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After I finished my training in 1978 I was posted to Angus, Ontario where I spent a year trying to plant a church (a job, alas, I’d never been trained to do!). I don’t have a photo of the tiny rented house I lived in, but here’s an aerial view of the town.

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While I was there I met a wonderful young woman, and in October 1979 we were married. A week later we packed our VW Beetle and drove west to Arborfield, Saskatchewan, where I spent the next five years serving the Anglican churches and communities of Arborfield, Red Earth, and Shoal Lake. Here’s a shot of Arborfield, taken from the west. You see the grain elevator? That’s where the town is:

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My normal Sunday in my Arborfield days included three services and 150 miles of driving, about half of it in gravel. Here’s the little church at the Red Earth First Nation (which has since been replaced):

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And here’s the house we lived in, in Arborfield:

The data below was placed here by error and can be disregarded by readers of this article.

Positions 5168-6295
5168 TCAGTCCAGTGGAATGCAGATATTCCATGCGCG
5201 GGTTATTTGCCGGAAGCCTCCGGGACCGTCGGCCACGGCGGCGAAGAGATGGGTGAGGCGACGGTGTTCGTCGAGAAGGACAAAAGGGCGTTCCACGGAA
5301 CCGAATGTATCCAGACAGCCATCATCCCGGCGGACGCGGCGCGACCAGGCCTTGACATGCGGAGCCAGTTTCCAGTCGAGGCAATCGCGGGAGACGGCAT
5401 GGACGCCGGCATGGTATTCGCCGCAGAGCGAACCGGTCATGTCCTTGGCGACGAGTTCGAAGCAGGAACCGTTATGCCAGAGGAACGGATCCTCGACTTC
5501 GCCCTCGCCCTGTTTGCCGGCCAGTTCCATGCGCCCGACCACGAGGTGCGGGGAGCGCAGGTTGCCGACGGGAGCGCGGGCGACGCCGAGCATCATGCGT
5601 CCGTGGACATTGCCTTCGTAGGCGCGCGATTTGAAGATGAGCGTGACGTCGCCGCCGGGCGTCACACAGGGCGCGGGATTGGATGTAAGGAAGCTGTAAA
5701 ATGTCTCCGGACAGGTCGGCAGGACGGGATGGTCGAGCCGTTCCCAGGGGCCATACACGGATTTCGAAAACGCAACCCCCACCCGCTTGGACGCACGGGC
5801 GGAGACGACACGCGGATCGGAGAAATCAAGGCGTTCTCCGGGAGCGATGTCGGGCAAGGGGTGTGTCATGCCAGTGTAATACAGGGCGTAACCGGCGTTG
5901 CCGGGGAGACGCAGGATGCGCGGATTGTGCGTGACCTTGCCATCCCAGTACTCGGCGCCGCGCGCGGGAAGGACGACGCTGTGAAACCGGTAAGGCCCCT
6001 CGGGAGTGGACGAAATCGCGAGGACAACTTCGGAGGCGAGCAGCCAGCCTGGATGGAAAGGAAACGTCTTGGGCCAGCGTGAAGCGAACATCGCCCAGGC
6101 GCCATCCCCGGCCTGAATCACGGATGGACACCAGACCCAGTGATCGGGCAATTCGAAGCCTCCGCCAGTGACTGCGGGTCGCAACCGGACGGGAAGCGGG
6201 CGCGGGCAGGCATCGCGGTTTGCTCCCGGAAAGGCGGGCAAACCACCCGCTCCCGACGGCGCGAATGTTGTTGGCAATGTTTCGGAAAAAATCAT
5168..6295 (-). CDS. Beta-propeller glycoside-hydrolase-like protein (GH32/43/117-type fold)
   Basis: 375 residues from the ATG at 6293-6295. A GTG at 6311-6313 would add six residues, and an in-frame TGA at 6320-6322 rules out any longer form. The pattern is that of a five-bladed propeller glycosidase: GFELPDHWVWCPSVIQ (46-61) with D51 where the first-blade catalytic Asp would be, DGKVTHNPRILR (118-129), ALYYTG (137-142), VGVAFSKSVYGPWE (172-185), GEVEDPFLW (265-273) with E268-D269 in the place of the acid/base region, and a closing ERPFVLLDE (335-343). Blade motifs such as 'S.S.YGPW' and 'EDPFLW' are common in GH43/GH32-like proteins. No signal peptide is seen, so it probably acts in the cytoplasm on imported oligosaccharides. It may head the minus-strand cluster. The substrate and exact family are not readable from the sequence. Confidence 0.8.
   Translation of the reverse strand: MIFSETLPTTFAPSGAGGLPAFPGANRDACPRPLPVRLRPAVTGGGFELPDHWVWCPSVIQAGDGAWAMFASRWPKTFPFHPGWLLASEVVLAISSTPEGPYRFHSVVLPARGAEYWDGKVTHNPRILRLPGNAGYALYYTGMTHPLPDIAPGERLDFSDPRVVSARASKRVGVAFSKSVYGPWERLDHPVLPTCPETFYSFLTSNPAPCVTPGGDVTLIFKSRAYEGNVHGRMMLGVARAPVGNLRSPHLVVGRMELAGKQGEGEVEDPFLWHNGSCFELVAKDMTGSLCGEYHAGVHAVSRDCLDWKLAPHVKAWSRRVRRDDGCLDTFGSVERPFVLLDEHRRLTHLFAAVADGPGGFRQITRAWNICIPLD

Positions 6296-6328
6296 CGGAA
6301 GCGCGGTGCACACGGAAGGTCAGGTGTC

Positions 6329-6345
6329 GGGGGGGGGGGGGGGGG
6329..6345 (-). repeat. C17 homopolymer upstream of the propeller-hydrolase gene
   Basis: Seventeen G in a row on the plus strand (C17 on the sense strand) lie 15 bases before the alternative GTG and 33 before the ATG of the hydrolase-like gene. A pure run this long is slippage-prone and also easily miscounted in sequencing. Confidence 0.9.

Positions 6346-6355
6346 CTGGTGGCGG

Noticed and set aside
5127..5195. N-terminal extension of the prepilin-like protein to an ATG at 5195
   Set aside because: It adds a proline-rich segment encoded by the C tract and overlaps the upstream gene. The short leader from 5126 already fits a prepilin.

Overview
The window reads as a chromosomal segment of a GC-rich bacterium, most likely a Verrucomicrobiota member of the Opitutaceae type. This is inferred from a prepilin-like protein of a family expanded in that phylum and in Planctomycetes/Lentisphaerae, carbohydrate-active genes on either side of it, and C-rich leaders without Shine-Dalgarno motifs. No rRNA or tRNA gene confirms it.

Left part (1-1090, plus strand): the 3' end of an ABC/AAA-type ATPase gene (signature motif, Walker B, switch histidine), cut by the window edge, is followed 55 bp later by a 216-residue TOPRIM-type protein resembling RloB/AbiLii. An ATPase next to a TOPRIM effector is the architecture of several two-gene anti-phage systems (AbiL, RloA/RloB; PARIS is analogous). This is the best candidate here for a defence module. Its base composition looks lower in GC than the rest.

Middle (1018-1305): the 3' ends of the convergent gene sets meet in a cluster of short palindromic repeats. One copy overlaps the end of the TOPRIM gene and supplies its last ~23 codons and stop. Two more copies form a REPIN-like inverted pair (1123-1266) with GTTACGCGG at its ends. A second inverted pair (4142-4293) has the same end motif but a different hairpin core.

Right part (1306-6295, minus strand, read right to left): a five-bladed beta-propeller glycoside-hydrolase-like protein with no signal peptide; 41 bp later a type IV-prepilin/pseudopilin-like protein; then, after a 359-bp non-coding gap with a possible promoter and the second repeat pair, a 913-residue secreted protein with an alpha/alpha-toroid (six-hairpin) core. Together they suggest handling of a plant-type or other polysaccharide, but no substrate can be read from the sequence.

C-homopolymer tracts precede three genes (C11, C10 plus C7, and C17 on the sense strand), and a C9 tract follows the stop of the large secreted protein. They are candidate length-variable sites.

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In August of 1984, after five years in Arborfield, Marci and I headed north to the Arctic with the two children who had been born to us in Saskatchewan, Sarah and Matthew. We spent four years, 1984-88, in Aklavik in the Mackenzie Delta. Here’s Aklavik:

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And here’s the church and mission house:

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In the summer of 1988 we (the four of us, plus Jacqui who had been born while we lived in Aklavik) moved even further north, to Holman (now called Ulukhaktok), where I believe I was the third most northerly Anglican minister in the world. Here’s Holman:

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And here’s our mission house:

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In the summer of 1991, after seven years in the Arctic, the six of us (Nick had been born while we lived in Holman) moved to Valleyview, Alberta, where for the next eight and a half years I would be the rector of the Anglican churches in Valleyview, Fox Creek, Goodwin, and New Fish Creek.  More long Sunday drives (it’s 50 miles from Valleyview to Fox Creek, and 32 from Valleyview to Goodwin)! Here’s our rectory in Valleyview:

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And here’s St. Anne’s Church, right beside the rectory:

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We lived in Valleyview from September 1991 to January 2000, when we made our final move (to date!) to the city of Edmonton, where I became the rector of St. Margaret’s Church. We have now lived here for thirteen and a half years. I don’t appear to have a good photo of our house, but here’s the church:

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And here’s a nice shot of our city centre skyline (several miles from where we live!):